Malnutrition threat for pregnant women, new mums, children displaced by disastersNutritionists recommend distributing nutritious foods instead of noodles, biscuits and beaten rice to displaced people.
Of the over 400 people displaced by the recent Koshi floods at Belaka Municipality in Udayapur district, around a dozen are pregnant women, some are new mothers and dozens are under five years old.
Those people from wards 1, 2, 3, 8 and 9 of the municipality have been taking refuge at the community shelters constructed by the local unit for the past several days.
“Some of the children, pregnant women and new mothers have started getting sick,” Chet Nath Adhikari, an official at the municipality, told the Post over the phone from Udayapur last week. “We have been trying to mitigate the risks of an outbreak of communicable diseases at the temporary shelters of the displaced people.”
Officials deployed to the displaced camps for management said that displaced people, especially pregnant women, new mothers and small children, are not only vulnerable to communicable diseases but also are at risk of getting malnourished as they lack adequate nutritious food and access to health care services.
Experts say people displaced in natural disasters are highly vulnerable to acute malnutrition and that the displaced need additional nutritious foods and safe drinking water.
“Everyone residing in temporary shelters is vulnerable to several communicable diseases,” said Dr Ashok Bhurtyal, a nutritionist. “Infants, young children, pregnant women and lactating mothers are malnourished.”
Malnutrition is developing into a silent crisis in Nepal. The country has made significant progress in reducing stunting among children under five. Stunting decreased from 57 percent in 2001 to 32 percent in 2019, according to the recent Multiple Indicator Cluster Surveys (MICS 2019).
Wasting, a debilitating disease that causes muscle and fat tissue to waste away, among children under five was 11 percent in 2001, 10 percent in 2016 and 12 percent in 2019. Wasting or low weight for one’s height is an undernutrition condition, which is a strong predictor of mortality among children under five, according to the UN health agency. Wasting in children, if not treated properly, is associated with a higher risk of death, according to it.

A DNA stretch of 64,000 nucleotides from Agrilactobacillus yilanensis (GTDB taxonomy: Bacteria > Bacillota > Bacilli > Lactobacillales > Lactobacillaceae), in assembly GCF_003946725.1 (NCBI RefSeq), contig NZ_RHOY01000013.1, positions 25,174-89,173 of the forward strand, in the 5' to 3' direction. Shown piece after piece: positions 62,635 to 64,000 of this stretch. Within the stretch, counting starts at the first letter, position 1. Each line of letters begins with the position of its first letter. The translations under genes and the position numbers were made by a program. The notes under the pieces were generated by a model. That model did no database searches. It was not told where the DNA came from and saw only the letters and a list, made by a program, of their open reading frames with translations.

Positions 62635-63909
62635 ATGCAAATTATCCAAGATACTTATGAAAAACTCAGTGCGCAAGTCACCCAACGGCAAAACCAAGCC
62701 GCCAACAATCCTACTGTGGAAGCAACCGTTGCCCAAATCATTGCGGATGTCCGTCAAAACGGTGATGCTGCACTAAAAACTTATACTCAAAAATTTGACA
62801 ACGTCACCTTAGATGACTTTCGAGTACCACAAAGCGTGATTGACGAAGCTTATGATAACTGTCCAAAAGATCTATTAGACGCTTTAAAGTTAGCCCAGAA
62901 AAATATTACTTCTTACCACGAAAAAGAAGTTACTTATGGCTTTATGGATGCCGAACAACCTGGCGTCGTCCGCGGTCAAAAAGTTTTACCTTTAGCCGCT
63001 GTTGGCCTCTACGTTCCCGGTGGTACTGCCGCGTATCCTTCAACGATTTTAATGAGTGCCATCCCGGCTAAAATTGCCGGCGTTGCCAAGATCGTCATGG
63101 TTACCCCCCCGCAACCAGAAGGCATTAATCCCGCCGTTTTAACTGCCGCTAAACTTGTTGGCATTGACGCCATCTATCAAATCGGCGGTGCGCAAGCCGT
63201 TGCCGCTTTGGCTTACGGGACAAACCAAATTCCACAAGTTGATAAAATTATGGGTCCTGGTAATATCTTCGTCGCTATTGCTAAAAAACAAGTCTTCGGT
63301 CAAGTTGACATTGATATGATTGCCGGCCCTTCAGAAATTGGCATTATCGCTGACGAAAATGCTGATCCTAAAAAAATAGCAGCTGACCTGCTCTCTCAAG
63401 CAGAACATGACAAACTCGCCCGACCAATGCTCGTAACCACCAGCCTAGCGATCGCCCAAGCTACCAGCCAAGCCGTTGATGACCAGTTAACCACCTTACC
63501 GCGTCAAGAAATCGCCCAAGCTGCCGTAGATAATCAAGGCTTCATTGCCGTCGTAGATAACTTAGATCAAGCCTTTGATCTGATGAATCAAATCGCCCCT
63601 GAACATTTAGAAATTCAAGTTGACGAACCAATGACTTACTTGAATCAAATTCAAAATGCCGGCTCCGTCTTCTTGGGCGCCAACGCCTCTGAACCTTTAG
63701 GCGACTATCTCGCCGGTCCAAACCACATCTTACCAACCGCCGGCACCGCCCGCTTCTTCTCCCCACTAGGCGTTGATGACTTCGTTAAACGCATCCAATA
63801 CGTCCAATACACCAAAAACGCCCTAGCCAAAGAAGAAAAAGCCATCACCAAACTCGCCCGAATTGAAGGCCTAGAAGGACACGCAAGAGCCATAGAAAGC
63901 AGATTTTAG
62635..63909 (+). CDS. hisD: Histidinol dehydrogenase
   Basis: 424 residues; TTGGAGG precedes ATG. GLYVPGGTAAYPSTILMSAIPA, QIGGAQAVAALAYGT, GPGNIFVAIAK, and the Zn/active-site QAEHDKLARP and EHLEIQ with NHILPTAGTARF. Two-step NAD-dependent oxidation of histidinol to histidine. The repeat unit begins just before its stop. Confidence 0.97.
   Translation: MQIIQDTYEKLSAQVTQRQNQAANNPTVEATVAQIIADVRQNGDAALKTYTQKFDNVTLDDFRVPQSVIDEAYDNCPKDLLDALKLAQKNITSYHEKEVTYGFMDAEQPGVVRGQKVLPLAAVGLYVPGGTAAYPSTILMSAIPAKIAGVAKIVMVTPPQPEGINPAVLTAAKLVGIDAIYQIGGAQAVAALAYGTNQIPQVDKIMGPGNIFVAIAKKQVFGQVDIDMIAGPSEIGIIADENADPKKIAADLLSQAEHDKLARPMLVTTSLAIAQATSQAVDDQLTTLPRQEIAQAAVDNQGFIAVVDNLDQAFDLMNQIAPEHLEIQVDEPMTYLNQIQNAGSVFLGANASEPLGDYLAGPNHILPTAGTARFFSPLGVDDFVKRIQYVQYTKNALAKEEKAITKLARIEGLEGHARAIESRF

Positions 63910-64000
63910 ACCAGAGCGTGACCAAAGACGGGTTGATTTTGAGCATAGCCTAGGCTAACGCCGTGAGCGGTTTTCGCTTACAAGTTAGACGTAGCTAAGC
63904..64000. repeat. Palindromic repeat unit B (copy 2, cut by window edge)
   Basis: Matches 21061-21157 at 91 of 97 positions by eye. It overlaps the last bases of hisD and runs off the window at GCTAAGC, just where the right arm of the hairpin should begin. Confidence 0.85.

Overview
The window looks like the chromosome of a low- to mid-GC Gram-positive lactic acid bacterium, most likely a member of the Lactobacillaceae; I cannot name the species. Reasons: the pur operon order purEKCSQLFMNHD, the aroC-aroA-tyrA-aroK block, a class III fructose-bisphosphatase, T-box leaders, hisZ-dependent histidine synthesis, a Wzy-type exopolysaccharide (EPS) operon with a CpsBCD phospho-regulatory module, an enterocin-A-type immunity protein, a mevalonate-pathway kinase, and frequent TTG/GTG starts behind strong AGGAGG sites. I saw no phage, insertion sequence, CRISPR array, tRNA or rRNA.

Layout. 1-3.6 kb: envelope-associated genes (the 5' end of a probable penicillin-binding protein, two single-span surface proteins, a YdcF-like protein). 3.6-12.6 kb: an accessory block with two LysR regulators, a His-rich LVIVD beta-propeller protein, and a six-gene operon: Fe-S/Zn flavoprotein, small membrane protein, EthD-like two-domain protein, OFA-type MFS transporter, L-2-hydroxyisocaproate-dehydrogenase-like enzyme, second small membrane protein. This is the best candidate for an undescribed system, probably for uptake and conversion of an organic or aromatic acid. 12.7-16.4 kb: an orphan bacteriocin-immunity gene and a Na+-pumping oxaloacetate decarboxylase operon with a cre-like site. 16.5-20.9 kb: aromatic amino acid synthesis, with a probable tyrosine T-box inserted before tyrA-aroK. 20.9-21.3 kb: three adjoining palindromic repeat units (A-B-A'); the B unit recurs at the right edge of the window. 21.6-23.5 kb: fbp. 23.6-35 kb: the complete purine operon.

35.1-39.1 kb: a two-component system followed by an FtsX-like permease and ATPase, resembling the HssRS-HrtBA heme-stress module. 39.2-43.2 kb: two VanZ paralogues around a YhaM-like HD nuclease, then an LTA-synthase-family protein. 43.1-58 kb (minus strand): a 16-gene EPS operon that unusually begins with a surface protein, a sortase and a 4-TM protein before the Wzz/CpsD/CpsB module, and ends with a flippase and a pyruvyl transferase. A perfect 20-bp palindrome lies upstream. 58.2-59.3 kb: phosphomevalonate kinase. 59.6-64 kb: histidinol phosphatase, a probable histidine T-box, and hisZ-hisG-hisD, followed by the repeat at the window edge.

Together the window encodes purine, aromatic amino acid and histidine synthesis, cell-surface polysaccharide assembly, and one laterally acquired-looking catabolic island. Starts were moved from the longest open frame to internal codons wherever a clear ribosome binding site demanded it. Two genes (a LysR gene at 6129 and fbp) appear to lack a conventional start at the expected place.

Anaemia among children under five is still at 51 percent (NDHS 2016), which experts say is concerning.
The problem of malnutrition has been escalating quickly amidst the ongoing coronavirus pandemic, according to nutritionists.
Experts say that natural disasters, from which thousands of people get affected every year, exacerbate malnutrition problems.
“The government as well as several other agencies distribute relief materials to displaced people,” said Dr Sudha Shree Adhikari, a nutrition scientist, adding, “But those agencies also distribute junk foods like noodles and biscuits as relief materials. Such foods could contribute to the increase in malnutrition cases.”
The Ministry of Health and Population has decided to distribute super cereal (fortified flour) in the displaced camps of Udayapur.
A 1.5 kg packet of fortified flour, which consists of carbohydrate, fat and other minerals, will be provided to all children between six months and 23 months, all pregnant women and new mothers, officials said.
When asked about food relief for thousands of others displaced in other parts of the country, officials said that they do not have any such programme.
“Displaced people, whether they are from Koshi flood or from any other disasters, are highly vulnerable,” said Dr Atul Upadhyay, a nutritionist. “Authorities concerned should take the issue seriously and address it accordingly.”
Experts say that nutrition has a direct link with the overall development of the country. Malnutrition affects physical as well as mental growth of children, which ultimately affects the country’s economic health, according to Upadhyay.
Malnutrition also plays a major role in the under five mortality rate, according to the nutrition section at the Family Welfare Division under the Department of Health Services.
“Distributing food relief alone is not enough as those distributing should carefully consider whether the food items are beneficial or harmful,” said Upadhyay.